Iron Man 3 is brilliant and underrated precisely because it lets the hero be a real man—a man, not a man in a suit.  A person who can still work wonders even when he’s at his very lowest, when he’s stranded and battling mental illness.  Someone who can’t operate completely alone, who lets other people have some victories as well—heck, who needs his friends and teammates to win.  And as he says at the end of the movie, while he may not always wear a suit, he will always be Iron Man. 

    And personally, I think that is an A-freaking-plus storyline to bring into this franchise.



    Thank you.  What I’ve been trying to tell people since IM3 was released.

    Reblogged from: i-dont-have-a-choice
  4. tastefullyoffensive:

    Sassy Cat [x]

    Reblogged from: tastefullyoffensive
  5. jade-cooper:

    *whispers* Let me bring you some Master and Commander porn!

    Reblogged from: voontah
  6. minim-calibre:


    Rutger Hauer as a medieval knight in one of the best fantasy films ever made “Ladyhawke” (1985) directed by Richard Donner.

    One more interesting fact:

    Several different hawks were used. One to sit on Rutger Hauer’s arm and another for the flying scenes. A third proved to be mostly unusable, as it enjoyed Hauers company so much that it would ruffle it feathers when seated on his arm, making it look more like a chicken than a stately hawk.

    I wish I could watch this movie again and enjoy it, but the soundtrack has not aged well.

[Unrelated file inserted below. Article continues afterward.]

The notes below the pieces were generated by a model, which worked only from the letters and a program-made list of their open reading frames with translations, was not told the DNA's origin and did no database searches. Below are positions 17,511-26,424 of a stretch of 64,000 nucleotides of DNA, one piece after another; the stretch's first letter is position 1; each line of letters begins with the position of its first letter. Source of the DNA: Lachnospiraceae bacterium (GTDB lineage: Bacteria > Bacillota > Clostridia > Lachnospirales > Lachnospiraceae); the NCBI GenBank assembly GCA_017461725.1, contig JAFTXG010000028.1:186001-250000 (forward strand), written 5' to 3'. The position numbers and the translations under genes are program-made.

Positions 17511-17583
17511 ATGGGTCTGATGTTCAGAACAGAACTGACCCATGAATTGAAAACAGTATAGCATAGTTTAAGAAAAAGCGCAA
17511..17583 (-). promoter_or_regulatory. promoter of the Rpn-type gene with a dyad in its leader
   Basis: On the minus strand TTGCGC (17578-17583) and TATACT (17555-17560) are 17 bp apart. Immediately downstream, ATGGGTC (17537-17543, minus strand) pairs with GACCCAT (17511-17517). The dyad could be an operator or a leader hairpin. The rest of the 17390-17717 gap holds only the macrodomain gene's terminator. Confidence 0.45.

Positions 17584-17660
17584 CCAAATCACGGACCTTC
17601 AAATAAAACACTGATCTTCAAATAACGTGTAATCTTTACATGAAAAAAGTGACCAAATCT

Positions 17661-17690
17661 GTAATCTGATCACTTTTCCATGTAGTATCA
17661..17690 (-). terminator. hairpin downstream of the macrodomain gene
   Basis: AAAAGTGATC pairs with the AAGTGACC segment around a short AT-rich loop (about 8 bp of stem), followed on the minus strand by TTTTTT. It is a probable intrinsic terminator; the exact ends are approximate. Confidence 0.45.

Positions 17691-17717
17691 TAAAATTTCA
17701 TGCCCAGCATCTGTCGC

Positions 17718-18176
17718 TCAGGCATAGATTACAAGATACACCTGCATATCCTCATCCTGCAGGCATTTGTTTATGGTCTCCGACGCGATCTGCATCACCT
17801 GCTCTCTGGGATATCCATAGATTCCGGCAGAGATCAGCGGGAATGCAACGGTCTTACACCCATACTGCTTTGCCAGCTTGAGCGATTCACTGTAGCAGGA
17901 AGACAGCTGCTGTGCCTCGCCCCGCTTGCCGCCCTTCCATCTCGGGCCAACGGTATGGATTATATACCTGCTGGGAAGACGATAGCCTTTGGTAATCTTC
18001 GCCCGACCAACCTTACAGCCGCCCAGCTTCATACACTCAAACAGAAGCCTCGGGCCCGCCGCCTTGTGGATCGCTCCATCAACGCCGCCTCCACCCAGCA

Maybe I could watch with the sound off and the subtitles on?

    Reblogged from: agentotter
  7. ohgodbenny:


    Reblogged from: mishasminions
  8. Reblogged from: haaaaaaaaave-you-met-ted
  9. till-the-end-of-the-bucky:







    January 15th
    February 14th
    March 16th
    April 15th
    May 14th
    June 12th
    July 12th
    August 10th
    September 8th
    October 8th
    November 6th
    December 6th

    for my followers who are werewolves

    for my followers who are dating werewolves

    to all my followers that want to avoid werewolves

    for all my followers who want to become werewolves

    for all my followers who hunt werewolves

    For Stiles Stilinski

    Reblogged from: super-boondock-brothers
  10. (+)

    Reblogged from: devildoll
  11. sparklynature:

#WB2 No wonder my camera was having trouble focusing. Blinded by the Hoechlin.


    #WB2 No wonder my camera was having trouble focusing. Blinded by the Hoechlin.

    Reblogged from: operatinginthegray
  12. waxjism:






    When an actor stumbles into their fandom on Tumblr:


    When Orlando Jones stumbles into his fandom on Tumblr:


    theorlandojones really should see this one… ;)

    Paging theorlandojones

    Approved with some slight proposed modifications:

    When an actor stumbles into their fandom on Tumblr:


    When Trollando stumbles into his fandom on Tumblr:


    Reblogged from: waxjism
  13. Reblogged from: fi-gallaghers
  14. Reblogged from: hoechlder
  15. tango-mango:

Iconic sign at the East Wind Drive In, Cascade Locks, Oregon


    Iconic sign at the East Wind Drive In, Cascade Locks, Oregon

    Reblogged from: tango-mango